“Learn to get in touch with the silence within yourself and know that everything in this life has a purpose, there are no mistakes, no coincidences, all events are blessings given to us to learn from.” ― Elisabeth Kübler-Ross
There are many experiences of loss in life. Loss of pets, friendships that end and even end of era type experiences can be experienced as a loss. None of this compares to the actual bottom dropping out of your world kind of loss that comes with losing someone you love deeply and dearly. It physically hurts and can be very devastating.
Part of my role as a clinical psychologist working with someone who is grieving the loss of a loved one is to explain that the physical pain and sense of being lost are normal. It’s tough to handle, but it’s normal.
One of the hardest parts of losing someone you love is that your world seems to stop while other people’s go on. There is a time frame of initial support that drops off, not because people don’t care, but because their lives are busy. In this period people can find an intense pressure to “move on” which they interpret as meaning you must feel better and not be feeling grief.
People will say to me “I can’t move on.” Particularly for individuals who have lost babies or children, the concept of moving on can feel like forgetting. In fact, the two words “moving on” can become extremely sensitized and create resistance in grieving people.
When The Bottom Drops Out: How to Keep Living After Loss
I suggest an alternative lens to view the person’s new life without their loved one. I propose the concept “moving forward with the loss.” The idea being that you keep living, but you take the loss of your loved one with you.
The approach I take to loss is one modeled on the approach of William J Worden, a foremost expert in grief. His model discusses tasks of grieving and what I like most about it is that it is fluid – you can move between them and in any order. The model allows the person to find a way to carry the loss with them but keeps living. Worden’s tasks of grieving are:
Task 1: Accept the reality of the loss.
In the initial stages of grief, there is often disbelief and shock. The mind plays a fantasy that maybe it is all a big mistake and your loved one will walk through the door soon. A vital task of grieving is to accept it has happened.
Task 2: To work through the pain of the grief. Acknowledging the feelings and working with the emotions is an important task. Sadness, fear, loneliness, despair, hopelessness, anger, guilt, blame, shame and relief are common. Denying feelings and cutting off emotionally do not help resolve feelings of loss in the longer term. Unfortunately, Western culture may reward you for this by remarking how well you are coping, how strong you are, etc. Good grieving involves feelings, all of them in their imperfect way.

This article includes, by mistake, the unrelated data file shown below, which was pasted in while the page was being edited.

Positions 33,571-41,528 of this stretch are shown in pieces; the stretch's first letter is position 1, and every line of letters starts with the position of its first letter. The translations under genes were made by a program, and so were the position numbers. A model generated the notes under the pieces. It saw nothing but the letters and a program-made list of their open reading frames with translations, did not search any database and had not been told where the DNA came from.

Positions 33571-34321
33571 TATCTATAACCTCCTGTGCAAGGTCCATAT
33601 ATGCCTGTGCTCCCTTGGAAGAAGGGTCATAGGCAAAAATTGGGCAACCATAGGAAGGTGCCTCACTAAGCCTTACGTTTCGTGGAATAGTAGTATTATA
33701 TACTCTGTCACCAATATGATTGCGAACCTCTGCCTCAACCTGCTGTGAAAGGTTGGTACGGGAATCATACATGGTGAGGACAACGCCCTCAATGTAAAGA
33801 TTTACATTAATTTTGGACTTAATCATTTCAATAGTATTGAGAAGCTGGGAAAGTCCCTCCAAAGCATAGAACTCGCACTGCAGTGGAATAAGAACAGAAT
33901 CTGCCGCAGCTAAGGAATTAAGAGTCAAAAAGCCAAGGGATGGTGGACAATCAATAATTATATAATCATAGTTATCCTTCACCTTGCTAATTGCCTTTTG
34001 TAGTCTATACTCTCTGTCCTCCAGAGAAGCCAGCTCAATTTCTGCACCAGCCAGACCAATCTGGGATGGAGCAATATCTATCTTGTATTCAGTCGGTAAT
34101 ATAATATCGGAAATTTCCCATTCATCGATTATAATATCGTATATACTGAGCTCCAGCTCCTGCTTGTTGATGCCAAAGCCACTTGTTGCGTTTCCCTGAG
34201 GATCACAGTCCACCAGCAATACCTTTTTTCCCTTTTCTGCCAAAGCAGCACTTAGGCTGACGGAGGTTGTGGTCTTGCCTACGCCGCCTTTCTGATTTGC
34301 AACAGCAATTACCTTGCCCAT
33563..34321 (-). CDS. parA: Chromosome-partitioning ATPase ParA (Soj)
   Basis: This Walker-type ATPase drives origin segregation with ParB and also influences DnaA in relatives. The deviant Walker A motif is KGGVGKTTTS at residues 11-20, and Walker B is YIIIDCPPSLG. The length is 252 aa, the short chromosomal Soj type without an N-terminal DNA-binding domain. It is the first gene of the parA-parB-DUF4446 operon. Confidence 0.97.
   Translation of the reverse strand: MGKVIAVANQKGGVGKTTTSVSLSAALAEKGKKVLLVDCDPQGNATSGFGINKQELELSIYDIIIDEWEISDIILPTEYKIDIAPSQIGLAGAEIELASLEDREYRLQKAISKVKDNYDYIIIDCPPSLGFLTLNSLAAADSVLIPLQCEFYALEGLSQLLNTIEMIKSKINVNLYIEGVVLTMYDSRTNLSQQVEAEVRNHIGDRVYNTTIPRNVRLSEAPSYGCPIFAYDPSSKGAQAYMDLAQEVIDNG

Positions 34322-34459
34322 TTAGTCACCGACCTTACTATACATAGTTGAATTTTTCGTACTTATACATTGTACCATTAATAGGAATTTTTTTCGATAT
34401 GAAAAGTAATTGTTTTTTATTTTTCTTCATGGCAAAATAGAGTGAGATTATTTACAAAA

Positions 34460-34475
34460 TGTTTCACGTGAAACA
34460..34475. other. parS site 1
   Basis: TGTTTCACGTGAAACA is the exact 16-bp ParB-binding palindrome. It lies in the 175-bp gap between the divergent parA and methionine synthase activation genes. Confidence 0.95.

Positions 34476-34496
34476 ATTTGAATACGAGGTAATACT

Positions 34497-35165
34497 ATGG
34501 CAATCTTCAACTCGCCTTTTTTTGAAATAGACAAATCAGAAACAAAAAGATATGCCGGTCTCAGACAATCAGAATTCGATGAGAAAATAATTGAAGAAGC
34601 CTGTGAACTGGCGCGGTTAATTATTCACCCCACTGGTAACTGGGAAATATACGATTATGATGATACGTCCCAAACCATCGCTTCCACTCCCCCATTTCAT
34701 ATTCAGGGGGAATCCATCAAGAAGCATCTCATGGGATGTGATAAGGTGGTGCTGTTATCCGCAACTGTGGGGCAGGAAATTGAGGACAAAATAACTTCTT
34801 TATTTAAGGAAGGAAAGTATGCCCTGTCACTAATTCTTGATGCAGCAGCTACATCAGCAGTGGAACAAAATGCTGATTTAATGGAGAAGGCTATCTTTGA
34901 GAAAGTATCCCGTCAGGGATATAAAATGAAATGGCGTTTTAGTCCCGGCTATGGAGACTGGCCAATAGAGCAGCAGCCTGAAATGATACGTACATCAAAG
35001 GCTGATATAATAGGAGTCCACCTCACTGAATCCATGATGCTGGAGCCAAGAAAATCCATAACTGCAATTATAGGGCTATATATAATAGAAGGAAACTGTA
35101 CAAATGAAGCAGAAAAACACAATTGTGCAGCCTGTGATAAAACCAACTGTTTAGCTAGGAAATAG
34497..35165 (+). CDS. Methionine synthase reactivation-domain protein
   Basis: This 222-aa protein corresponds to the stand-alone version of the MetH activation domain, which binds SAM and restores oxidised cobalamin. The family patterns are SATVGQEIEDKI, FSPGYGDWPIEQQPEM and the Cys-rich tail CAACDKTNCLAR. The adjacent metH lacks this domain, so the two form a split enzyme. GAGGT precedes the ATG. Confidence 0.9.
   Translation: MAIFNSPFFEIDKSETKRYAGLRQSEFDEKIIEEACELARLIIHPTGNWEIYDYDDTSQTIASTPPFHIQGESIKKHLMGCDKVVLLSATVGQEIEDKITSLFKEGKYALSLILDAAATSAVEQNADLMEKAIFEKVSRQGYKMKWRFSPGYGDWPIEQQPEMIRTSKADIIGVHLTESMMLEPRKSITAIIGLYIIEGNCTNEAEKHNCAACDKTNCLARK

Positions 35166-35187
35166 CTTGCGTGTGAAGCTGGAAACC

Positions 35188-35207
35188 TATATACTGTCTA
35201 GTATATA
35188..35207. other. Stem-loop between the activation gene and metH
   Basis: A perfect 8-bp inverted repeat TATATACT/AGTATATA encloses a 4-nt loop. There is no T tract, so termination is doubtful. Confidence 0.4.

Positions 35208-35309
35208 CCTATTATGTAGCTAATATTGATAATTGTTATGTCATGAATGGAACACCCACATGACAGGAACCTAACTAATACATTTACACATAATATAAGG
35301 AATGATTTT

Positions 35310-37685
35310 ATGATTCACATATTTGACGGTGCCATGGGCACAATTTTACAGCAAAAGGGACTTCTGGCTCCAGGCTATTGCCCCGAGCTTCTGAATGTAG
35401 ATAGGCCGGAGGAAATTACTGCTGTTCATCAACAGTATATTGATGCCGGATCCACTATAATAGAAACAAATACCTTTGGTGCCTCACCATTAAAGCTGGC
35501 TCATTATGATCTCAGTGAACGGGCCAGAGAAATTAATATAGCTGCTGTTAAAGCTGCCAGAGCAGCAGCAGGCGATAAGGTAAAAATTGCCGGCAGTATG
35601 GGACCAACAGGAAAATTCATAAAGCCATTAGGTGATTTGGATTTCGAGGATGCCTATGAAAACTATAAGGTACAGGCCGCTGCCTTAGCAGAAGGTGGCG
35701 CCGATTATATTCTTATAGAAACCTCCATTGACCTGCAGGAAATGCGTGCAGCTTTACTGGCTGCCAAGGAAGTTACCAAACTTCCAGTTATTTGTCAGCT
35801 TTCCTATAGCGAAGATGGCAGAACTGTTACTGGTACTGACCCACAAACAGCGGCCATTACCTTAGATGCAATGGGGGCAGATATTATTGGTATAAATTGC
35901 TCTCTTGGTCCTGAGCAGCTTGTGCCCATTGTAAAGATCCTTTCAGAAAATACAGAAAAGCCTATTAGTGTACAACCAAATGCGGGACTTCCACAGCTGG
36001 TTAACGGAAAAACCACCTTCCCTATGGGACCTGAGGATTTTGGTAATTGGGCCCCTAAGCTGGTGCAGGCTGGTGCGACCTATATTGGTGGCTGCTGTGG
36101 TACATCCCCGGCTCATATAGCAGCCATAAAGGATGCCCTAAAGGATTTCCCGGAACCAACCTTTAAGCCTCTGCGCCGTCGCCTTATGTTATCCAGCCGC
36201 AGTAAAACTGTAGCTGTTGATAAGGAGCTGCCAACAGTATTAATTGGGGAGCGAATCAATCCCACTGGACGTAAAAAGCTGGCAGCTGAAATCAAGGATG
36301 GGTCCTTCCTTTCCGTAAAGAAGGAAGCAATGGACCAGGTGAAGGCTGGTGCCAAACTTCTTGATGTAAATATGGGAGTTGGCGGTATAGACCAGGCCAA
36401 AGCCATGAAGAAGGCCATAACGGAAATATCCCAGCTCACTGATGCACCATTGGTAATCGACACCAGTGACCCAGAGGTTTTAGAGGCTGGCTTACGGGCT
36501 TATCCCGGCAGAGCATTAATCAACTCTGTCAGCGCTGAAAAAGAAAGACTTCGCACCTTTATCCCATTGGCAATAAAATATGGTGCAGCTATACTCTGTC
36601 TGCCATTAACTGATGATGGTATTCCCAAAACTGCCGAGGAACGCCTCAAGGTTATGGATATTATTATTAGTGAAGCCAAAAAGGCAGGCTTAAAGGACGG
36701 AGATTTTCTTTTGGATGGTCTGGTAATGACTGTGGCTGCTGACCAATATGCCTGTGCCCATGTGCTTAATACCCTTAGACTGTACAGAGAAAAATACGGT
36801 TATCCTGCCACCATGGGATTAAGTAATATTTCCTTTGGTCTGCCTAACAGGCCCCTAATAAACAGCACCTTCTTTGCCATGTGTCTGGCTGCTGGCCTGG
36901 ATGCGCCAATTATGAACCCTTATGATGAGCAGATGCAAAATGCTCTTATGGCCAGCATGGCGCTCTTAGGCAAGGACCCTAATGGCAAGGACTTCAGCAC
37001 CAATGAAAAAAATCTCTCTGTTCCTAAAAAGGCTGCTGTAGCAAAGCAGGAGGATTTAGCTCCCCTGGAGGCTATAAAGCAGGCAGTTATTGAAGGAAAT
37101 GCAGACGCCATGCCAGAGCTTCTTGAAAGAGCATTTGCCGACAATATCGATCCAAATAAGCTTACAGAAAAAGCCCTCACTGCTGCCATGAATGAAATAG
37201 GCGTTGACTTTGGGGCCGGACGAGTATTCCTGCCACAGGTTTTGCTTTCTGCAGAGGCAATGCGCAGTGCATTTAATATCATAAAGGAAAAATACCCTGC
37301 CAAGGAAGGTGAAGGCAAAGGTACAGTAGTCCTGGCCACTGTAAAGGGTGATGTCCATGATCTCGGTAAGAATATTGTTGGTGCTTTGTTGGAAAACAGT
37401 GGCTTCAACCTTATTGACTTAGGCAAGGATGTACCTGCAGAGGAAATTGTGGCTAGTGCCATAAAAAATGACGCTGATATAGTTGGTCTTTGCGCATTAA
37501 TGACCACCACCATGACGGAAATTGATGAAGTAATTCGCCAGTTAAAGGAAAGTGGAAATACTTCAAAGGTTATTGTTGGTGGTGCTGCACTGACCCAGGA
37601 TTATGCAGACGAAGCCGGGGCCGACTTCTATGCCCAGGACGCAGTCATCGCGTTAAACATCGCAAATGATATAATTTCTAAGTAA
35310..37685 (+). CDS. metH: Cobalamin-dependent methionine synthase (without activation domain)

Task 3: To adjust to an environment in which the deceased is missing. In this task, the person adjusts to their loved one not being there. This can be from very practical things like taking over roles and responsibilities but also finding new support and connections.
Task 4: To find an enduring connection with the deceased while embarking on a new life.This task is about finding a way to stay connected with a loved one while still living and creating meaning for yourself. I think of this as allowing thoughts and feelings about the loved one but also allowing yourself to engage with a life that is yours.
“You may be the only person left who believes in you, but it’s enough. It takes just one star to pierce a universe of darkness. Never give up.” ― Richelle E. Goodrich
It is normal to miss someone…
In complex grief, people get stuck in various stages or become depressed. If after the first month after the death of your loved one, you continue to isolate yourself, struggle with your daily functions, spend days in bed, or have suicidal ideation you are most likely experiencing complicated grief and need specialist help.
It is normal to miss someone, feel sad and sometimes lost after the loss of someone you love. Even many years later anniversaries such as birthdays, the festive season or the death date may provoke strong feelings of loss. It is normal to grieve. It is not normal to become depressed, so seek help if you see signs of depression in yourself or someone you know who is grieving. Contact a psychologist who works with grief or see your doctor.
Grieving does take time. If you are grieving, I suggest a combination of being gentle enough with yourself that you can feel but firm enough that you don’t give up on life!